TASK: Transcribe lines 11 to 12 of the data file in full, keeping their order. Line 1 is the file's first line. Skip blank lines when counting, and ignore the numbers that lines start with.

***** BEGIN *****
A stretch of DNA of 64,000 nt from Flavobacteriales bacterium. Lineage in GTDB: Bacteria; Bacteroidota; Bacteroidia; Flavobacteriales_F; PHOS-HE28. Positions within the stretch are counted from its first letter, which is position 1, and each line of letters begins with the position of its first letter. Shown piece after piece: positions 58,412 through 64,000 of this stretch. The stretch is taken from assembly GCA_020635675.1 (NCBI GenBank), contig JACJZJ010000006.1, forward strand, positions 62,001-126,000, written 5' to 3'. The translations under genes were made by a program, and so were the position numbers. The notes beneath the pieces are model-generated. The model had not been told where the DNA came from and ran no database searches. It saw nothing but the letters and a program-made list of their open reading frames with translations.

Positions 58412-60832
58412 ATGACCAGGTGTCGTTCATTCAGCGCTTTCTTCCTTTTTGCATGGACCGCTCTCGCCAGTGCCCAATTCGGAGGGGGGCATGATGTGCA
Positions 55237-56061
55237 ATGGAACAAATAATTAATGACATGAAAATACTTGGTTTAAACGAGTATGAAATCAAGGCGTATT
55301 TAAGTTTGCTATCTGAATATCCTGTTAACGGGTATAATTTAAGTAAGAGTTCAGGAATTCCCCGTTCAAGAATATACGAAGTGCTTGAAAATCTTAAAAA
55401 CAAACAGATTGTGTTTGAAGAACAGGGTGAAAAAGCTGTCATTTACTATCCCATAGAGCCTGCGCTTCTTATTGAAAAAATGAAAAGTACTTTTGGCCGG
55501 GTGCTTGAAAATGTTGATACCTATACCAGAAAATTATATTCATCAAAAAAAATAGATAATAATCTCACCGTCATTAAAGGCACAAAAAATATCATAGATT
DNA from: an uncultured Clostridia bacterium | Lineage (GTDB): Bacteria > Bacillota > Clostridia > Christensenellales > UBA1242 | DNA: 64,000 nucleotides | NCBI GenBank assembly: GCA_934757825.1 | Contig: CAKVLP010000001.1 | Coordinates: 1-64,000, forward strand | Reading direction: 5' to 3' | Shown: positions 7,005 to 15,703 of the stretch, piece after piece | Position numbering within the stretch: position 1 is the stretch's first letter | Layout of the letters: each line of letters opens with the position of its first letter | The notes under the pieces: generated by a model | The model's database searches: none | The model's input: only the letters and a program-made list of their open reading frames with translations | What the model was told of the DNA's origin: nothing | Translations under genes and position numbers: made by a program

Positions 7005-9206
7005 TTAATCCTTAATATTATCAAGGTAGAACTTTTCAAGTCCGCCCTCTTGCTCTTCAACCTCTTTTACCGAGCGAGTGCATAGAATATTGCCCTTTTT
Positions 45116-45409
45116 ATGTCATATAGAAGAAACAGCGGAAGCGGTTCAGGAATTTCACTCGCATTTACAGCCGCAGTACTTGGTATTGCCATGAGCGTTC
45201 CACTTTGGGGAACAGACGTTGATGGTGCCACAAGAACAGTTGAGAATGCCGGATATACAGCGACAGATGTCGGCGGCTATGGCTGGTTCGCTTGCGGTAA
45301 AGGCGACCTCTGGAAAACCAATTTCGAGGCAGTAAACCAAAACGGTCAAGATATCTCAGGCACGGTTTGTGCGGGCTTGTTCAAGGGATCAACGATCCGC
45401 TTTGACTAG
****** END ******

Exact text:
7005 TTAATCCTTAATATTATCAAGGTAGAACTTTTCAAGTCCGCCCTCTTGCTCTTCAACCTCTTTTACCGAGCGAGTGCATAGAATATTGCCCTTTTT
Positions 45116-45409